Zeph is asleep on my chest, lightly stirring and breathing and sighing as my heart melts within.

I have to stop and read that again a million times.

But he doesn’t last in that position long.  If I’m not standing up swaying and lightly bouncing, I’m not doing it right.  Too quickly he’s fussing and I have to hand him back to Lu.  She’s on 24 hour feeding patrol.  And he’s a thirsty guy, just like his dad.

His dad.  Me.  Finally.  We did it and it’s the first thing I can believe in so many years.  Silas is my son, but I never got to be his dad, no matter what people say.  And feeling that way for so long, as something I couldn’t be and didn’t have and wasn’t able to do, it feels shocking to apply that label to myself right now.  Shocking but perfect.  Shocking but right.  For the first time in my life the chaos and correctness and beautiful, brilliant danger exactly matches what I want.

The first time we were home together, the three of us, it was like a vortex swirling out from Zephyr rearranging my mind, my soul, the physical reality around us.  Immediately I had to start pushing furniture around and go through boxes of clothes and gifts and random objects of babynessas as Lu lay on the couch with our son at her breast directing my efforts.  It was fucking glorious.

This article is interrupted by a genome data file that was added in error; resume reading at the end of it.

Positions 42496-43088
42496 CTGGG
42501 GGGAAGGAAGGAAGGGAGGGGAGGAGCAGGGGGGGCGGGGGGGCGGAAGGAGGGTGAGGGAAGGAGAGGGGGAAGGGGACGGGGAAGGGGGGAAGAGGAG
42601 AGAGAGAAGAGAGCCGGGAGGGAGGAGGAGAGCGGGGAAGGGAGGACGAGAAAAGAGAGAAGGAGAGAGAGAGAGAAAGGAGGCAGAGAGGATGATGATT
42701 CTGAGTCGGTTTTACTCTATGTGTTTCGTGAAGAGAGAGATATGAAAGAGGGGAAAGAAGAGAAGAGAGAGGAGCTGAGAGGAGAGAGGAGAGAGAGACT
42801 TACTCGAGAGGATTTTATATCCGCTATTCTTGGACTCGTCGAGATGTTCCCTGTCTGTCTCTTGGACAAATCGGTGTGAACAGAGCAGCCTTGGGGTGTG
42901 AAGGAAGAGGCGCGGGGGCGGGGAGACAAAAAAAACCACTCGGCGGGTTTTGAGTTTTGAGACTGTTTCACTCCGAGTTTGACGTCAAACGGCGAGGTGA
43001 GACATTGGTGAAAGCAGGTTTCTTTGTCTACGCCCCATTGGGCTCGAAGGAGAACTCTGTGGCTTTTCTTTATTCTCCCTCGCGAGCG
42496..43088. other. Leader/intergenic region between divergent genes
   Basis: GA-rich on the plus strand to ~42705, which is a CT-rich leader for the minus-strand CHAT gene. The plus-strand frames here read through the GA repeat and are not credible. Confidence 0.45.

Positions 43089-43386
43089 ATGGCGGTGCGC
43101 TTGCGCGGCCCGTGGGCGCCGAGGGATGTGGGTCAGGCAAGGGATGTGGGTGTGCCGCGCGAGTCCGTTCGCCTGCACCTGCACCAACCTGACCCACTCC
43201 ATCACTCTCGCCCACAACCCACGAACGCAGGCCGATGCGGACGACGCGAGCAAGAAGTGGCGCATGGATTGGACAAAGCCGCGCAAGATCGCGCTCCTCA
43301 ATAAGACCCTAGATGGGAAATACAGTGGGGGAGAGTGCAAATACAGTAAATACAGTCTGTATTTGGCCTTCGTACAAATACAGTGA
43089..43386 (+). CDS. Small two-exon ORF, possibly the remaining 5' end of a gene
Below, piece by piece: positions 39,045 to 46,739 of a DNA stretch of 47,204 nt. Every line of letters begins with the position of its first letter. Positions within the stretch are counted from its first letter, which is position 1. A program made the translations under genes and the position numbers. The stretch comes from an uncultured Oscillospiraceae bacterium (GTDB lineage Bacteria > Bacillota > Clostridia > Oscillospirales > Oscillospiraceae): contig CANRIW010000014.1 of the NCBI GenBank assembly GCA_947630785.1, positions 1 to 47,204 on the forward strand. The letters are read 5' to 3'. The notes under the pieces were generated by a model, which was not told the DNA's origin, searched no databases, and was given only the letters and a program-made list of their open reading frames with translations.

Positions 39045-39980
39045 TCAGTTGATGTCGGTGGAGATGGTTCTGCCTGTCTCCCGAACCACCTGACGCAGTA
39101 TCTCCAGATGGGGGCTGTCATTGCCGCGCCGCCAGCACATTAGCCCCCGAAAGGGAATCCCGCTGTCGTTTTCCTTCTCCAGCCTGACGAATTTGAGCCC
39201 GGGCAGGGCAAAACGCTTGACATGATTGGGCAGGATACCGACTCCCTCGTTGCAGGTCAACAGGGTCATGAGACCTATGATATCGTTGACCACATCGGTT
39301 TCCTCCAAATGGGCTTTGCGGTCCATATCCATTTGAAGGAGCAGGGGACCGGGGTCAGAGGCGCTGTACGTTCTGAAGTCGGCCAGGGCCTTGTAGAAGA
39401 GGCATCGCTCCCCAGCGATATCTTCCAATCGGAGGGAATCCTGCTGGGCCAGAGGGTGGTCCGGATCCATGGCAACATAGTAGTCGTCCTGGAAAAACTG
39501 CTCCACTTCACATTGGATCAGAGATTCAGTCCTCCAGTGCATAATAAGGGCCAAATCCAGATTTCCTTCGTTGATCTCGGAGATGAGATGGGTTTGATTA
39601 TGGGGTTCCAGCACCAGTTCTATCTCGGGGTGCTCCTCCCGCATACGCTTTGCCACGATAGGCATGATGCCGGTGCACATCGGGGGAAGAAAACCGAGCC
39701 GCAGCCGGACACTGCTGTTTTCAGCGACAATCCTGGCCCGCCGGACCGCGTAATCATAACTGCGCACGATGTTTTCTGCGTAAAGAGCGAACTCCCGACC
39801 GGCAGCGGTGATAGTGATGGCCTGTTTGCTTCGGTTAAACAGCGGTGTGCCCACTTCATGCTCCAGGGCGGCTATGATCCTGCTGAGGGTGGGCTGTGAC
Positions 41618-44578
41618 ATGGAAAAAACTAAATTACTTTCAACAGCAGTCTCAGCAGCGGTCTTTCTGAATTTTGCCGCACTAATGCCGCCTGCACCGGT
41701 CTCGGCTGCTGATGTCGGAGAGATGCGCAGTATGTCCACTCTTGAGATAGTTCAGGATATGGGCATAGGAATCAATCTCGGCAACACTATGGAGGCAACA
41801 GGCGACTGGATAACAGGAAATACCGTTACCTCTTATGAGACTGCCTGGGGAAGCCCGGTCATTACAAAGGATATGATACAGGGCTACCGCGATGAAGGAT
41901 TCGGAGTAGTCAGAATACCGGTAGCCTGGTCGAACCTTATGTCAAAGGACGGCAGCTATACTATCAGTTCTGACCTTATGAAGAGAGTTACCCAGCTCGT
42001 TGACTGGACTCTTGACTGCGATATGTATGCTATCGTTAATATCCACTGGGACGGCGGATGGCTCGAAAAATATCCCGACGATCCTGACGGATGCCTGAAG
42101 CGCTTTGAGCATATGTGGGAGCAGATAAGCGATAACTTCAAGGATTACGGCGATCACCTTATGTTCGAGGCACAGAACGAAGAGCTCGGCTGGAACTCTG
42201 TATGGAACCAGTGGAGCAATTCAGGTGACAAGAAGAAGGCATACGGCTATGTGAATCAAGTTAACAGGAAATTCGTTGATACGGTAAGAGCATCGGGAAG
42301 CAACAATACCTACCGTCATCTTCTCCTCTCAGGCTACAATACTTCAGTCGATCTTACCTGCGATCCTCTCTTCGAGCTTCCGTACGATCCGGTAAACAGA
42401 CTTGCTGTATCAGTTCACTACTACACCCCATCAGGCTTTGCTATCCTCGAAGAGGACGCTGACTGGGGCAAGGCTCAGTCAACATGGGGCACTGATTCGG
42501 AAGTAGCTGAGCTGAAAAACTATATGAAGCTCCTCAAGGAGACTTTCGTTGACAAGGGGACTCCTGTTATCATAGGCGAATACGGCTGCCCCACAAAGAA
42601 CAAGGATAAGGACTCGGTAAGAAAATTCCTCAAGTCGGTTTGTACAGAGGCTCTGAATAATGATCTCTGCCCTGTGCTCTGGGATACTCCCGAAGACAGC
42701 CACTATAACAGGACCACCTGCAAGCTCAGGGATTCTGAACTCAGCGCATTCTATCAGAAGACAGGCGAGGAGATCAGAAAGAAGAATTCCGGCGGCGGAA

This is his house too, now.

12 days into our new lives together and the grandparents are freaking out.  Our friends are suddenly lighter and elated.  We are wrapped up in his quiet, alert gaze when he feels like being chill and amazed by the lungs and breath and voice as he screams into the night as all babies do when they are alive and want everyone to know it.

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